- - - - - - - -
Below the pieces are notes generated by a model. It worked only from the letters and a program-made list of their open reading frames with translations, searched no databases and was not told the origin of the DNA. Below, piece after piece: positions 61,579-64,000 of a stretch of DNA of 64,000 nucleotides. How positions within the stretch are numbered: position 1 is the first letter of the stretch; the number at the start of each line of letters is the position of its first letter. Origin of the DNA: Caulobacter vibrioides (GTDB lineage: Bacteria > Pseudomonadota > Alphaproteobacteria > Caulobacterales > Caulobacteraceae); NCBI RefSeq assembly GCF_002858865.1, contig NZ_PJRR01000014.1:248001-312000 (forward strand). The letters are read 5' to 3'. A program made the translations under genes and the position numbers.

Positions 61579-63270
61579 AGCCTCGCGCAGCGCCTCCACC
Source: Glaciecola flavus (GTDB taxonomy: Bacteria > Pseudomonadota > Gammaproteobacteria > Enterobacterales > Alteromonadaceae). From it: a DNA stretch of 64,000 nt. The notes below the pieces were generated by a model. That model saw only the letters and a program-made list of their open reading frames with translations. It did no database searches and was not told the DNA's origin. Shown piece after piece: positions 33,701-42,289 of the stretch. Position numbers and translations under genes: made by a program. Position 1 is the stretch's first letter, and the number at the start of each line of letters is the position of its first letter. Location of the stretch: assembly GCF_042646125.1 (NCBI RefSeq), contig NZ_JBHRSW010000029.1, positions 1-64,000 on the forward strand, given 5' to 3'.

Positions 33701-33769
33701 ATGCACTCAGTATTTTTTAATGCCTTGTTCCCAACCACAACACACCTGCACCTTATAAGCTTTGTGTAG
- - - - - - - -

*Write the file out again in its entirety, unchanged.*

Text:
Below the pieces are notes generated by a model. It worked only from the letters and a program-made list of their open reading frames with translations, searched no databases and was not told the origin of the DNA. Below, piece after piece: positions 61,579-64,000 of a stretch of DNA of 64,000 nucleotides. How positions within the stretch are numbered: position 1 is the first letter of the stretch; the number at the start of each line of letters is the position of its first letter. Origin of the DNA: Caulobacter vibrioides (GTDB lineage: Bacteria > Pseudomonadota > Alphaproteobacteria > Caulobacterales > Caulobacteraceae); NCBI RefSeq assembly GCF_002858865.1, contig NZ_PJRR01000014.1:248001-312000 (forward strand). The letters are read 5' to 3'. A program made the translations under genes and the position numbers.

Positions 61579-63270
61579 AGCCTCGCGCAGCGCCTCCACC
Source: Glaciecola flavus (GTDB taxonomy: Bacteria > Pseudomonadota > Gammaproteobacteria > Enterobacterales > Alteromonadaceae). From it: a DNA stretch of 64,000 nt. The notes below the pieces were generated by a model. That model saw only the letters and a program-made list of their open reading frames with translations. It did no database searches and was not told the DNA's origin. Shown piece after piece: positions 33,701-42,289 of the stretch. Position numbers and translations under genes: made by a program. Position 1 is the stretch's first letter, and the number at the start of each line of letters is the position of its first letter. Location of the stretch: assembly GCF_042646125.1 (NCBI RefSeq), contig NZ_JBHRSW010000029.1, positions 1-64,000 on the forward strand, given 5' to 3'.

Positions 33701-33769
33701 ATGCACTCAGTATTTTTTAATGCCTTGTTCCCAACCACAACACACCTGCACCTTATAAGCTTTGTGTAG